naley appreciation week: day 5 ⇒ favourite quotes There’s only a couple of things that I’m certain of in life and one of them is that matter what happens, you’re gonna be the one wheeling me around when I’m 80.
At the same time Jamie asked, in a similarly accusatory tone, “How much do ye weigh, Sassenach?”
Still a bit addled, I actually replied “Nine stone,” before thinking to ask “Why?”
“Ye nearly crushed my liver,” he answered, gingerly prodding the affected area. “Not to mention scaring living hell out of me.” He reached a hand down and hauled me to my feet. “Are ye all right?”
“No, I bumped my head.” Rubbing the spot, I looked dazedly around the bare hallway. “What did I bang it on?” I demanded ungrammatically.
“My head,” he said, rather grumpily, I thought.
“Serves you right,” I said nastily. “What were you doing, sneaking about outside my door?”
He gave me a testy look.
“I wasna ‘sneaking about,’ for God’s sake. I was sleeping— or trying to.” He rubbed what appeared to be a knot forming on his temple.
“Sleeping? Here?” I looked up and down the cold, bare, filthy hallway with exaggerated amazement. “You do pick the oddest places; first stables, now this.”
“It may interest ye to know that there’s a small party of English dragoons stopped in to the taproom below,” he informed me coldly. “They’re a bit gone in drink, and disporting themselves a bit reckless with two women from the town. Since there’s but the two lasses, and five men, some of the soldiers seemed a bit inclined to venture upward in search of … ah, partners. I didna think you’d care overmuch for such attentions.” He flipped his plaid back over his shoulder and turned in the direction of the stairway. “If I was mistaken in that impression, then I apologize. I’d no intention of disturbin’ your rest. Good e’en to ye.”
“Wait a minute.” He stopped, but did not turn back, forcing me to walk around him. He looked down at me, polite but distant.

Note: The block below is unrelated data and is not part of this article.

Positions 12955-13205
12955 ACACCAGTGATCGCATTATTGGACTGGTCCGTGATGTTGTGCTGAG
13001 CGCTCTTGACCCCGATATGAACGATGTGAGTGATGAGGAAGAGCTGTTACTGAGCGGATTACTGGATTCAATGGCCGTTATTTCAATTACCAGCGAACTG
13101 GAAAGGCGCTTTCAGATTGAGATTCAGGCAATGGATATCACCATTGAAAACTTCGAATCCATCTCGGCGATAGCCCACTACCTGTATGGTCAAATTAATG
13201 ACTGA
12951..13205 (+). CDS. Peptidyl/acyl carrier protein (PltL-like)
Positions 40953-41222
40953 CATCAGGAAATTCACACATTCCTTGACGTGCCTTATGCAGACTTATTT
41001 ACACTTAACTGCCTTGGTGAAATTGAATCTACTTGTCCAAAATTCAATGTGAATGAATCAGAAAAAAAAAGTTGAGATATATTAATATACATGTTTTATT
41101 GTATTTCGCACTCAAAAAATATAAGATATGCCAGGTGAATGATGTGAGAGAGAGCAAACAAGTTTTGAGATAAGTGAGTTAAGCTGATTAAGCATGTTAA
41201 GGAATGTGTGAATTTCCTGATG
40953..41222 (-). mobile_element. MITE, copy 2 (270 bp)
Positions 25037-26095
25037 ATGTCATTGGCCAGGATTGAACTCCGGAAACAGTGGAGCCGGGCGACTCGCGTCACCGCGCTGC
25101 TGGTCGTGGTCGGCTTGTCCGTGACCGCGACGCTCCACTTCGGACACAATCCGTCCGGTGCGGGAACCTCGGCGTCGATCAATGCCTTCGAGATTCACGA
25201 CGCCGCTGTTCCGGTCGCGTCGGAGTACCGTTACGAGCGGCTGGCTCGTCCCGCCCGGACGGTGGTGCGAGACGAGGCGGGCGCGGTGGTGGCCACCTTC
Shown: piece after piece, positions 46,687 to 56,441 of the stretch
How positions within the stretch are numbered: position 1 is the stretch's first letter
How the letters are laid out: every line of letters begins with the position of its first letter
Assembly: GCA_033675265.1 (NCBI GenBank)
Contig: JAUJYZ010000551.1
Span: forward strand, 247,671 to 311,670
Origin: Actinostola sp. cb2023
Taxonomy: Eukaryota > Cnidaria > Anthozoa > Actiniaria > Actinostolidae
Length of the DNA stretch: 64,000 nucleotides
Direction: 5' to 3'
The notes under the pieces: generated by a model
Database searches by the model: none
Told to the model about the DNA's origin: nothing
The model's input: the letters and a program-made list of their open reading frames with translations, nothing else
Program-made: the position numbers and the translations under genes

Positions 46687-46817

“Thank you,” I said. “It was very kind of you. I’m sorry I stepped on you.”
He smiled then, his face changing from a forbidding mask to its usual expression of good humor.
“No harm done, Sassenach,” he said. “As soon as the headache goes away and the cracked rib heals, I’ll be good as new.”
He turned back and pushed open the door of my room, which had swung shut in the wake of my hasty exit, owing to the fact that the builder had apparently constructed the inn without benefit of a plumb line. There wasn’t a right angle in the place.
“Go back to bed, then,” he suggested. “I’ll be here.”
I looked at the floor. Besides its essential hardness and coldness, the oaken boards were blotched with expectorations, spills, and forms of filth I didn’t wish even to contemplate. The builder’s mark in the door lintel had said 1732, and that was plainly the last time the boards had been cleaned.
“You can’t sleep out here,” I said. “Come in; at least the floor in the room isn’t quite this bad.”
Jamie froze, hand on the doorframe.
“Sleep in your room with ye?” He sounded truly shocked. “I couldna do that! Your reputation would be ruined!”
He really meant it. I started to laugh, but converted it into a tactful coughing fit. Given the exigencies of road travel, the crowded state of the inns, and the crudity or complete lack of sanitary facilities, I was on terms of such physical intimacy with these men, Jamie included, that I found the idea of such prudery hilarious.
“You’ve slept in the same room with me before,” I pointed out, when I had recovered a bit. “You and twenty other men.”
He sputtered a bit. “That isna at all the same thing! I mean, it was a quite public room, and …” He paused as an awful thought struck him. “You didna think I meant that you were suggesting anything improper?” he asked anxiously. “I assure ye, I—”
“No, no. Not at all.” I made haste to reassure him that I had taken no offense.
Seeing that he could not be persuaded, I insisted that at the least he must take the blankets from my bed to lie upon. He agreed to this reluctantly, and only upon my repeated assurances that I would not use them myself in any case, but intended to sleep as usual in the cover of my thick traveling cloak.
I tried to thank him again, as I paused by the makeshift pallet before returning to my fetid sanctuary, but he waved away my appreciation with a gracious hand.